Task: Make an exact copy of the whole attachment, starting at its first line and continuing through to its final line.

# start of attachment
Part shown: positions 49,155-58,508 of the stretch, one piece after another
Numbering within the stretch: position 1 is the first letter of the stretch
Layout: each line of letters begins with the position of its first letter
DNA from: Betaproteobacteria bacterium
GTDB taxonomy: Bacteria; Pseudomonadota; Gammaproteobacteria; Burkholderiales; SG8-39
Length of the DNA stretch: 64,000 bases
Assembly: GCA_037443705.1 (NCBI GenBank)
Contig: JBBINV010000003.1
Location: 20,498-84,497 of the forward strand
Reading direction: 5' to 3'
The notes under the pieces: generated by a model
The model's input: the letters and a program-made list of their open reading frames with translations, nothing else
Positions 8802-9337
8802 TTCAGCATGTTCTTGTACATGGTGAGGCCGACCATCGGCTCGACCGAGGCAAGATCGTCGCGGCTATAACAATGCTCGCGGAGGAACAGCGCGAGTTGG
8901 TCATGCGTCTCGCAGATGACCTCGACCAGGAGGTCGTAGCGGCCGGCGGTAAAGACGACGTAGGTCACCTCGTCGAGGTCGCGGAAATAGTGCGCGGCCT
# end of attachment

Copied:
Part shown: positions 49,155-58,508 of the stretch, one piece after another
Numbering within the stretch: position 1 is the first letter of the stretch
Layout: each line of letters begins with the position of its first letter
DNA from: Betaproteobacteria bacterium
GTDB taxonomy: Bacteria; Pseudomonadota; Gammaproteobacteria; Burkholderiales; SG8-39
Length of the DNA stretch: 64,000 bases
Assembly: GCA_037443705.1 (NCBI GenBank)
Contig: JBBINV010000003.1
Location: 20,498-84,497 of the forward strand
Reading direction: 5' to 3'
The notes under the pieces: generated by a model
The model's input: the letters and a program-made list of their open reading frames with translations, nothing else
Positions 8802-9337
8802 TTCAGCATGTTCTTGTACATGGTGAGGCCGACCATCGGCTCGACCGAGGCAAGATCGTCGCGGCTATAACAATGCTCGCGGAGGAACAGCGCGAGTTGG
8901 TCATGCGTCTCGCAGATGACCTCGACCAGGAGGTCGTAGCGGCCGGCGGTAAAGACGACGTAGGTCACCTCGTCGAGGTCGCGGAAATAGTGCGCGGCCT